12″x12″

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William Faulkner no. 2

12″x12″
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Loretta Lynn

12″x12″
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Serge Gainsbourg

12″x12″
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Gertrude Stein

12″x12″
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Elie Wiesel

12″x12″

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Frida Kahlo no. 2

12″x12″

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Prosperity Cake

16″ x 20″
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Arlington

24″ x 36″
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Wish You Were Here

24″ x 36″
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Muhammad Ali

12″ x 12″
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Shubuta Fountain

5″x5″
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Swim

20″x20″
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Car

6″x8″
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Tails

6″x8″
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Lake

24″ x 30″
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Marco Polo

20″ x 20″

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A One and a Two

18″ x 24″

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Marc Chagall

12″ x 12″
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Prince

12″ x 12″

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Golda Meir

12″ x 12″
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Carl Sagan

12″ x 12″

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Bathing Suits

8″ x 10″
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Oscar Wilde

12″ x 12″

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Tiger Man

8″ x 10″
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Songs for Sundays

30″ x 40″

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Jean-Michel Basquiat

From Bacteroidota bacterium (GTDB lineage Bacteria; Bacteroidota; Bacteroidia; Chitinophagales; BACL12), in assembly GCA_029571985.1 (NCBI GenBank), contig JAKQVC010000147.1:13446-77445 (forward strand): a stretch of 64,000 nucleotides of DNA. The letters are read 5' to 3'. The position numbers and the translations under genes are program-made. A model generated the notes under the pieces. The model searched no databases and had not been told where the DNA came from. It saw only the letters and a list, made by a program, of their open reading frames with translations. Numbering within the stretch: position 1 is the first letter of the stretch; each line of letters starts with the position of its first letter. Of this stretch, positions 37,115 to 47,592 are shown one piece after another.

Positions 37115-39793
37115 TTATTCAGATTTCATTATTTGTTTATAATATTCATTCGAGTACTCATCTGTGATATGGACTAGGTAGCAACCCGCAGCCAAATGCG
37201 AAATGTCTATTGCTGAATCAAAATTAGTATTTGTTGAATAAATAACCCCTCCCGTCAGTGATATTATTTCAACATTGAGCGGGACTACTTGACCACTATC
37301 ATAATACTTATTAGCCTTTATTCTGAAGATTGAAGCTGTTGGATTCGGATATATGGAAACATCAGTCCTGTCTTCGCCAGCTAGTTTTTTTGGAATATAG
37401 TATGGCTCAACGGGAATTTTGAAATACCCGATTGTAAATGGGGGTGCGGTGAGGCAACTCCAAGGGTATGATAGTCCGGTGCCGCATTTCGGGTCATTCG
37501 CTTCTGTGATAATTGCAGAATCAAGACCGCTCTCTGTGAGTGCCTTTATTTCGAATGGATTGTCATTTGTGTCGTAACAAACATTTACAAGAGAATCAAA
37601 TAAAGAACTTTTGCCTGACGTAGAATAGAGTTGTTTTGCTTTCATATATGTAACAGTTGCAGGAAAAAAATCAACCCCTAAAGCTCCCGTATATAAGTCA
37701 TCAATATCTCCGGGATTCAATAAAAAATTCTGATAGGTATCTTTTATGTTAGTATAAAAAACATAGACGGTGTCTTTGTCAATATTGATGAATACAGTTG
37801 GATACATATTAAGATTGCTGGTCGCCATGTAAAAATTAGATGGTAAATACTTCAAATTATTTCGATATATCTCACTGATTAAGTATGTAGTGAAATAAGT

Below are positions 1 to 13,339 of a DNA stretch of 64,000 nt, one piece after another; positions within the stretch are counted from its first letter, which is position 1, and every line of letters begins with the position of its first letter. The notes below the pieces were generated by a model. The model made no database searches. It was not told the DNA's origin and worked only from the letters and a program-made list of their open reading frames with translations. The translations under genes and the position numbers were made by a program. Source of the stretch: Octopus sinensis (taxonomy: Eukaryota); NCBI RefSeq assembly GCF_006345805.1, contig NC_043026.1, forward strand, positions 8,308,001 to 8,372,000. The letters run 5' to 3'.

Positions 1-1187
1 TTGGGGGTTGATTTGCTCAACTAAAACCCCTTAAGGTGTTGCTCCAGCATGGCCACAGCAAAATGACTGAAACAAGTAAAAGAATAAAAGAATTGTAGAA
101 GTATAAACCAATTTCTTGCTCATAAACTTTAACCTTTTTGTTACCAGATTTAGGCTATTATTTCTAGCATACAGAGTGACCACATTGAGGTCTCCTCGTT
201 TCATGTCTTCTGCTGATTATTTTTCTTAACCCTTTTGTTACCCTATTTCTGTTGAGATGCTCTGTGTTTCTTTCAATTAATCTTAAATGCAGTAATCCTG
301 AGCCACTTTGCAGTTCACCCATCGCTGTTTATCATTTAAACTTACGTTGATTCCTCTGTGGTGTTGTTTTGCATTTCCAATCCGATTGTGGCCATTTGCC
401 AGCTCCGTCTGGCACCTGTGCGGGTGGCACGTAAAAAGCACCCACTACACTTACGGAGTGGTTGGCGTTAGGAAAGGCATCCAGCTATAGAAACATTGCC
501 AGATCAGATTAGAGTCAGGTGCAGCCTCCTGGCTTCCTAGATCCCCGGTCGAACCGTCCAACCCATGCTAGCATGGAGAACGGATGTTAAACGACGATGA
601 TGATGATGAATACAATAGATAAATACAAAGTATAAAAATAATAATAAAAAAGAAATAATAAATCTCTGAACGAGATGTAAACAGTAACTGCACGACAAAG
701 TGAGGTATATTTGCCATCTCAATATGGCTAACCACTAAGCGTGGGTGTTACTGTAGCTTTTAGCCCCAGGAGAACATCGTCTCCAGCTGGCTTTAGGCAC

12″ x 12″

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Simone de Beauvoir

12″ x 12″

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Franz Kafka

12″ x 12″

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Frida Kahlo

12″ x 12″

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Patty Duke

12″ x 12″
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Jim Henson

12″ x 12″
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William Faulkner

12″ x 12″

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Did You Ever Watch a Moonbeam

48″ x 72″
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Personhood of Farms

30″ x 48″
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Helen Keller

12″ x 12″

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Phife Dawg

12″ x 12″

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Belle Meade

16″ x 20″
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Picasso and Upside-Down Newark

16″ x 20″
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Hayfield

16″ x 20″
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Flo

16″ x 20″
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Lylah’s Bus

12″ x 24″
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Wish You Were Here

16″ x 20″
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Specter Projector

16″ x 20″
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Life on the Moon

16″ x 20″
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Plastic Pool

7″ x 9″
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Personhood of Birds

7″ x 9″
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Pirate’s Cove

7″ x 9″

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Out from Penn Station

7″ x 9″

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Hayfield

7″ x 9″